A spokesperson said: "Before this project began the council published a consultation which set out to residents and businesses which were proposed, as well as allowing them a chance to comment on any potential issues. It was made clear that a number of parking bays would have to be removed or relocated to ensure that cycle lanes could be properly installed.
"This is directly linked to a new policy set out by the council at the beginning of the year, which put bold strategies in place looking at how we could accelerate the city's transition to more environmentally friendly modes of transport. Of course, we sympathise with anyone experiencing disruption due to this work but as with any major infrastructure project there may be delays or issues that arise during its course.
"The works are on course to be completed by the end of the year, only slightly behind the original end date of September, supported by additional work crews the council has assigned specifically to ensure that it is completed on schedule."
And while Ms Dyer of Barbakan Deli had plenty of complaints about the delay, other business owners said they were thinking more long-term, Unicorn grocery co-operative director Kellie Bubble saying despite it having "felt like forever" the "end game is going to be a good thing for the future of Chorlton".
"If it can empower people to use their bikes more than that can only be great for everybody," she said. "I can totally relate to the pain being felt right now, it's taken much longer than we've all expected it to take but that doesn't take away from the gain that the whole community can have from this scheme.
"But it is certainly challenging times and I do feel for all the traders who are seeing the footfall change significantly when they're already struggling. It's hard."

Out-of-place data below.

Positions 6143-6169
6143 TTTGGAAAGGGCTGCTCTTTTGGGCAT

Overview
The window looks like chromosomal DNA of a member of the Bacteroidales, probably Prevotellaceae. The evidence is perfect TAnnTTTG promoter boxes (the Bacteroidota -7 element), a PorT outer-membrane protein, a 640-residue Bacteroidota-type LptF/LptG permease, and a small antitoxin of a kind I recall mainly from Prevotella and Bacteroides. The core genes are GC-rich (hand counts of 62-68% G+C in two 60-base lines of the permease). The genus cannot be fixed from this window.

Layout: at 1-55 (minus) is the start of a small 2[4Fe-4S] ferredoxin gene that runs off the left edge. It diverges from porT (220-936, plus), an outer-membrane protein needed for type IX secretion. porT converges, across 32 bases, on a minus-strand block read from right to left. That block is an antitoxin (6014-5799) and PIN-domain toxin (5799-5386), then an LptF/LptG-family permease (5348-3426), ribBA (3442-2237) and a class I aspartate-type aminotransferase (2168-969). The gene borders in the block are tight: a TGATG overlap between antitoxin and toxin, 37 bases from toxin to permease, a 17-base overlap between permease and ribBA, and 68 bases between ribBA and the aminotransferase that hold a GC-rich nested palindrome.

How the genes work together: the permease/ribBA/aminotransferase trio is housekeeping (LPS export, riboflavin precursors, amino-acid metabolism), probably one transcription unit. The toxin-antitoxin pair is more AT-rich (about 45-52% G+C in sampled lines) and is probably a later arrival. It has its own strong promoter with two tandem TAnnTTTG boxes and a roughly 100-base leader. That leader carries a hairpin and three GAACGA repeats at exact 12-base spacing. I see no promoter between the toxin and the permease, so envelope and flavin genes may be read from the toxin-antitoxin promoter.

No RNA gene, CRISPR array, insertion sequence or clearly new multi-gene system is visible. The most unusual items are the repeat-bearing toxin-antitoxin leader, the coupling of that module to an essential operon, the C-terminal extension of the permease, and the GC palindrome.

Likewise, Chorlton Traders Association looked to the future, admitting that the area was "absolutely rammed with cars" even "before the work" and that it "just wasn't working".
"It was recognised that something needed to change on that. Traders will be concerned but, at the same time, having the cycle lane should be seen as a bonus to the district. At the moment, it's all pain with no gain but we're hoping the benefits will be seen soon enough," the association said.
The group acknowledged that there will be a loss of parking spaces, a concern for some business owners, but said the long-term aim should be to encourage people to visit the area by foot or bike, reducing car use. The council says it was made clear at the consultation stage that these spaces would be lost or relocated.
Dan joined road.cc in 2020, and spent most of his first year (hopefully) keeping you entertained on the live blog. At the start of 2022 he took on the role of news editor. Before joining road.cc, Dan wrote about various sports, including football and boxing for the Daily Express, and covered the weird and wonderful world of non-league football for The Non-League Paper. Part of the generation inspired by the 2012 Olympics, Dan has been 'enjoying' life on two wheels ever since and spends his weekends making bonk-induced trips to the petrol stations of the south of England.